GPS Patents: Everything You Need to Know
GPS patents refer to the exclusive rights that the United States government grants to inventors of GPS technologies and devices.3 min read
GPS patents refer to the exclusive rights that the United States government grants to inventors of GPS technologies and devices. They prohibit other parties from producing, selling, or commercializing the patented products for a specific time frame. GPS has become more advanced over the years because of many patented inventions. Today, it finds application in numerous industries and the daily lives of many people around the world.
What Is GPS?
GPS stands for “global positioning system.” It uses time-code information and satellite technology to determine an electronic receiver's location in the world. The United States government developed this navigation system to give users a three-dimensional positioning system.
GPS technology has become increasingly more accurate and advanced over the years. The receivers have become smaller, making the system suitable for application in a wide range of hand-held devices. The United States maintains 32 satellites in six orbital planes. These satellites communicate with monitoring stations and the numerous GPS signals in millions of electronic devices around the world.
When Did It All Start?
GPS was developed in 1973 and introduced to the public for the first time in the mid-1980s.
Why Was It Invented and Who Uses It Now?
GPS was initially developed for military use. It was meant to provide a constantly available global navigational platform and improve on existing navigational systems. Now, it also serves as a consumer technology, offering valuable assistance in vehicle navigation. In addition, the system helps emergency response teams navigate through difficult terrain and improve the efficiency of their search-and-rescue endeavors.
Who Invented the GPS?
Roger L. Easton, Ivan A. Getting, and Bradford Parkinson are credited with the invention of the GPS. The United States Department of Defense was largely responsible for launching the system around the world.
The Original GPS Navigation Patent and Its Abstract
About 40 years ago, Roger L. Easton applied for the “Navigation System Using Satellites and Passive Ranging Techniques” patent with the United States Patent and Trademark Office.
The navigation system functions to determine the user's location by measuring the distance between their GPS equipment and satellites of known location. Each satellite sends multi-frequency signals through a stable oscillator that is phase-synchronized with the equipment of the navigator, which delivers similar multi-frequency signals. By comparing the phases of signals from satellites and signals that are locally produced, the navigation system can determine the distance between the satellites and the navigator, as well as the navigator's location.
What Components Comprise the GPS?
The GPS system consists of three segments:
- Space segment — This segment comprises 32 satellites orbiting the earth at an average altitude of 20,000 km. These satellites are complex mechanical structures that are specially designed to withstand pressure, cold, and radiation in space.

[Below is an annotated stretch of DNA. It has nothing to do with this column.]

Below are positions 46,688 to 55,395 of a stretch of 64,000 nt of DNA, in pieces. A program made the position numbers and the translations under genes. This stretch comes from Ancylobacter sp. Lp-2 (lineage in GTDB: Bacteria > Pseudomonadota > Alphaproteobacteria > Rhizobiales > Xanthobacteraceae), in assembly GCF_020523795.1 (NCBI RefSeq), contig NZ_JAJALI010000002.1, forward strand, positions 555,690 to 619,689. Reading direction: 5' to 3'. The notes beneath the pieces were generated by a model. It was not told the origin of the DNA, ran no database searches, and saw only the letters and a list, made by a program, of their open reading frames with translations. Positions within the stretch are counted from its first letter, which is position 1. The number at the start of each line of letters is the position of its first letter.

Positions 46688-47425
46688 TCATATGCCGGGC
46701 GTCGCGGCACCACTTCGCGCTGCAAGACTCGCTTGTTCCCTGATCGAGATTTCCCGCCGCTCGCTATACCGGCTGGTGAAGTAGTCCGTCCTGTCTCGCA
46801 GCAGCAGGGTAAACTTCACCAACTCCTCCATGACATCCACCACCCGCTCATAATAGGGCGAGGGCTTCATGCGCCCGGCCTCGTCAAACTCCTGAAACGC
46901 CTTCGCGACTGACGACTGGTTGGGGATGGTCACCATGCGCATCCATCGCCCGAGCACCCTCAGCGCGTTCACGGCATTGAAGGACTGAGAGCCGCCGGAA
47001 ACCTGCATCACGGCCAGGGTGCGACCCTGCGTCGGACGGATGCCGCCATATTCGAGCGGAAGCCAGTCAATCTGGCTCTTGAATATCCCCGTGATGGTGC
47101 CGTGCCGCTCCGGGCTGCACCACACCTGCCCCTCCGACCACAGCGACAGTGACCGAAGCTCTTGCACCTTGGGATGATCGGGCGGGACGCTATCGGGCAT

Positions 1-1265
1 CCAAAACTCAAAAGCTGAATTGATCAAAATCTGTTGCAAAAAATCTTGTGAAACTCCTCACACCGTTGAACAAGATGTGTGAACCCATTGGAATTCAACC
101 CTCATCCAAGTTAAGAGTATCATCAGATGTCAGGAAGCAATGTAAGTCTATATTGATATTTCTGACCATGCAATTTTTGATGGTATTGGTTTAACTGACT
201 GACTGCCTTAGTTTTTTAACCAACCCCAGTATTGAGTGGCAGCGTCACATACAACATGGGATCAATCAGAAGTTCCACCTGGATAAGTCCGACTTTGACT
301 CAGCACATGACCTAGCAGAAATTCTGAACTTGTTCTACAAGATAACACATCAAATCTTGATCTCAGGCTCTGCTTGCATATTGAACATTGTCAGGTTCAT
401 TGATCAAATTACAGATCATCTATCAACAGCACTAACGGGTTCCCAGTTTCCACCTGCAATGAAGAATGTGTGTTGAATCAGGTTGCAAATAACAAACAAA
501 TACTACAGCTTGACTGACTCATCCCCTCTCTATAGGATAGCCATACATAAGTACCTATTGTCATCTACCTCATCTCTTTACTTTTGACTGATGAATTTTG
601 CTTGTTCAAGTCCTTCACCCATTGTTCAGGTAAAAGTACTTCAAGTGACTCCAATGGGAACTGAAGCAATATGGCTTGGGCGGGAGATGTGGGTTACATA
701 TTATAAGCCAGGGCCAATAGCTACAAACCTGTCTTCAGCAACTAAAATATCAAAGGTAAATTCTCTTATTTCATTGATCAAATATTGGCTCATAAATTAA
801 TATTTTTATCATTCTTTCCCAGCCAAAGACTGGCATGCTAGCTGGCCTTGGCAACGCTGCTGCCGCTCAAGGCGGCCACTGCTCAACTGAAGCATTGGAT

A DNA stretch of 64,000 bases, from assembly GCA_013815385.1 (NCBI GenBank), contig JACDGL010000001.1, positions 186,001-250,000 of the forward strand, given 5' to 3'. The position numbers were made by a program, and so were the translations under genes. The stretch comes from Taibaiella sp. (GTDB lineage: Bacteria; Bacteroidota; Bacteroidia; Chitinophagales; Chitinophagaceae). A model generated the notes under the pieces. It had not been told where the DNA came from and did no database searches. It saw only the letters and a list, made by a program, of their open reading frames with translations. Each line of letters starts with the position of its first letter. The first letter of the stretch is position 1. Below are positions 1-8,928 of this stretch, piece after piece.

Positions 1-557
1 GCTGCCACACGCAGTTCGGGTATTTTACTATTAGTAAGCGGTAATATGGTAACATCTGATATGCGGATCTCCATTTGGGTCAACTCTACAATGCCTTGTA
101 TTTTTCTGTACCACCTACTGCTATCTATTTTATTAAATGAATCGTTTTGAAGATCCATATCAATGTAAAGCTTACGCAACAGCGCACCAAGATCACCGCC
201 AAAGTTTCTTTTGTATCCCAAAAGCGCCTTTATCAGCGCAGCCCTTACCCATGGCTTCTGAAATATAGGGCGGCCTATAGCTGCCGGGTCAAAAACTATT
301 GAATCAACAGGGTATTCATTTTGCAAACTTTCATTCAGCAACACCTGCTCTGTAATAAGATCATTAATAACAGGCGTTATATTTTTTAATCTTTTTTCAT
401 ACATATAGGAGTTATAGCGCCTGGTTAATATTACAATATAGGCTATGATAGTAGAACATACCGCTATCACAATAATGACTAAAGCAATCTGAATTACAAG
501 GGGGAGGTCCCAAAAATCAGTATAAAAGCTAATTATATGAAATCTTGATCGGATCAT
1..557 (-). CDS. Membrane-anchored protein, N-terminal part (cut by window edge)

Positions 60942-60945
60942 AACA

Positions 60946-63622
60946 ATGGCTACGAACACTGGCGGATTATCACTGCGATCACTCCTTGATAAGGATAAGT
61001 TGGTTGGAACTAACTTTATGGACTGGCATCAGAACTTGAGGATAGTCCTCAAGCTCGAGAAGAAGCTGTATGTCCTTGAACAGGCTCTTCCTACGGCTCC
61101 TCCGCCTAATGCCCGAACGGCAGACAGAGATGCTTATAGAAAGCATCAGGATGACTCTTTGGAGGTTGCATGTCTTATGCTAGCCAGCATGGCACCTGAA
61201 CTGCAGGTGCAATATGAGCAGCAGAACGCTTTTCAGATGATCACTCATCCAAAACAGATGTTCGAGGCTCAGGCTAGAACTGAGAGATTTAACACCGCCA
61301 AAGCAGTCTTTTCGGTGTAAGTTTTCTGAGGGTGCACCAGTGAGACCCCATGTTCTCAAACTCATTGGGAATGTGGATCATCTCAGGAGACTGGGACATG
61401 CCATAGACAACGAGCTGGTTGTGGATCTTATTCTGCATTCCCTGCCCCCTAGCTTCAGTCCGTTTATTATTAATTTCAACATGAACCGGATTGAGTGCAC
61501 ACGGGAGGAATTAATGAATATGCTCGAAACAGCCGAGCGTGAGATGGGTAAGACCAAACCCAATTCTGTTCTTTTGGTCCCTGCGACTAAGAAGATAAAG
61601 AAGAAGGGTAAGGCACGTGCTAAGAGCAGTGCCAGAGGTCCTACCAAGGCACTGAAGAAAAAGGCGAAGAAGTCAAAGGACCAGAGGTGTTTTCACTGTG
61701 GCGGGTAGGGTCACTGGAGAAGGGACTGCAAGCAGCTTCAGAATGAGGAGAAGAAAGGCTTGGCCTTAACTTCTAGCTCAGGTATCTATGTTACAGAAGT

- Control segment — This segment is made up of the United States government and the governments of other countries. The governments run and maintain the system and help send GPS information to users around the world.
- User segment — The user segment consists of all users of GPS-enabled devices. These devices have a GPS receiver, circuit board, and a touchscreen.
How Was the Product Originally Made?
The first GPS device resembled a paper towel dispenser. Consisting of a GPS receiver, circuit board, and plastic polymers, it was significantly larger than today's GPS devices.
What Innovations Have Been Made to the Original Product and Why?
The GPS has undergone many improvements over the years. Here are some of the more notable ones:
- Touchscreen — Most modern GPS devices come with touchscreen capability. With only one button, they are simple enough for use by the common user.
- Multi-functionality — Some GPS units have additional functions such as MP3 players and e-readers.
- Improved communication — The use of high-powered inter-atmospheric transmitters has led to improved communication between control stations and satellites.
- Fewer dead zones — With 32 fully-operational satellites instead of the initial 24, there are fewer dead zones on Earth.
Some Interesting GPS Patents
Patent No. 8539380
Held by Horvitz, Krumm, and Hariharan, this patent is for an innovation that uses GPS signals and location logs to determine user activities and goals.
Patent No. 8538690
Invented by Li, Teng, and Lu, this system upgrade integrates vehicle location and spatial recognition to provide alerts for avoiding impact.
Patent No. 8538667
Friedlander and Kraemer created this system upgrade to enable users to gain information about current road conditions through their devices and vehicles.
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